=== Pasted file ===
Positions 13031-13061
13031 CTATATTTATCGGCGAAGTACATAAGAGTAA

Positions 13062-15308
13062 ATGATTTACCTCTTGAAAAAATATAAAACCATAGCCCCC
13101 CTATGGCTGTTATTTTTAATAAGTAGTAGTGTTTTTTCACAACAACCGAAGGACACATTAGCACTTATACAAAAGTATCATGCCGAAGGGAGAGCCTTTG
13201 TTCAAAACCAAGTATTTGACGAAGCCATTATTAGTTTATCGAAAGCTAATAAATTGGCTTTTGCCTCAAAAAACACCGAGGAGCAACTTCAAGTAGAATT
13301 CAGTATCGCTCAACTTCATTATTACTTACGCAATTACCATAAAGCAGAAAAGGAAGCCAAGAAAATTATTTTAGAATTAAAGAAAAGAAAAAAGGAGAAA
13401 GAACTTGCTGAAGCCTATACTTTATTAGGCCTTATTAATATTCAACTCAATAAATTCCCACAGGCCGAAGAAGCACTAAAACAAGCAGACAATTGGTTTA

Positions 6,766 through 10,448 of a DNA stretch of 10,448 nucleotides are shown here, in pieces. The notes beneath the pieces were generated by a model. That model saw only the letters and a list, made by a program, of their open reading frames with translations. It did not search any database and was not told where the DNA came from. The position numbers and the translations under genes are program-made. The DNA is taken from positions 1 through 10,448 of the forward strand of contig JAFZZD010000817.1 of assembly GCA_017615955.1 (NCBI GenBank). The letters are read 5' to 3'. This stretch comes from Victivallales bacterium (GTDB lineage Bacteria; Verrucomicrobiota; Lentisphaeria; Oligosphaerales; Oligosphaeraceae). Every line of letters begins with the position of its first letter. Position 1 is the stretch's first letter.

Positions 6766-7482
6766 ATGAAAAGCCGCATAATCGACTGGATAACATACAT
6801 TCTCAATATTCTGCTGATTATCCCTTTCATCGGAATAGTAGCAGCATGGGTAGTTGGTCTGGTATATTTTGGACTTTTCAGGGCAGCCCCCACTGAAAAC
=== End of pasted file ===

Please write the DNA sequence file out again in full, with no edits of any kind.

Positions 13031-13061
13031 CTATATTTATCGGCGAAGTACATAAGAGTAA

Positions 13062-15308
13062 ATGATTTACCTCTTGAAAAAATATAAAACCATAGCCCCC
13101 CTATGGCTGTTATTTTTAATAAGTAGTAGTGTTTTTTCACAACAACCGAAGGACACATTAGCACTTATACAAAAGTATCATGCCGAAGGGAGAGCCTTTG
13201 TTCAAAACCAAGTATTTGACGAAGCCATTATTAGTTTATCGAAAGCTAATAAATTGGCTTTTGCCTCAAAAAACACCGAGGAGCAACTTCAAGTAGAATT
13301 CAGTATCGCTCAACTTCATTATTACTTACGCAATTACCATAAAGCAGAAAAGGAAGCCAAGAAAATTATTTTAGAATTAAAGAAAAGAAAAAAGGAGAAA
13401 GAACTTGCTGAAGCCTATACTTTATTAGGCCTTATTAATATTCAACTCAATAAATTCCCACAGGCCGAAGAAGCACTAAAACAAGCAGACAATTGGTTTA

Positions 6,766 through 10,448 of a DNA stretch of 10,448 nucleotides are shown here, in pieces. The notes beneath the pieces were generated by a model. That model saw only the letters and a list, made by a program, of their open reading frames with translations. It did not search any database and was not told where the DNA came from. The position numbers and the translations under genes are program-made. The DNA is taken from positions 1 through 10,448 of the forward strand of contig JAFZZD010000817.1 of assembly GCA_017615955.1 (NCBI GenBank). The letters are read 5' to 3'. This stretch comes from Victivallales bacterium (GTDB lineage Bacteria; Verrucomicrobiota; Lentisphaeria; Oligosphaerales; Oligosphaeraceae). Every line of letters begins with the position of its first letter. Position 1 is the stretch's first letter.

Positions 6766-7482
6766 ATGAAAAGCCGCATAATCGACTGGATAACATACAT
6801 TCTCAATATTCTGCTGATTATCCCTTTCATCGGAATAGTAGCAGCATGGGTAGTTGGTCTGGTATATTTTGGACTTTTCAGGGCAGCCCCCACTGAAAAC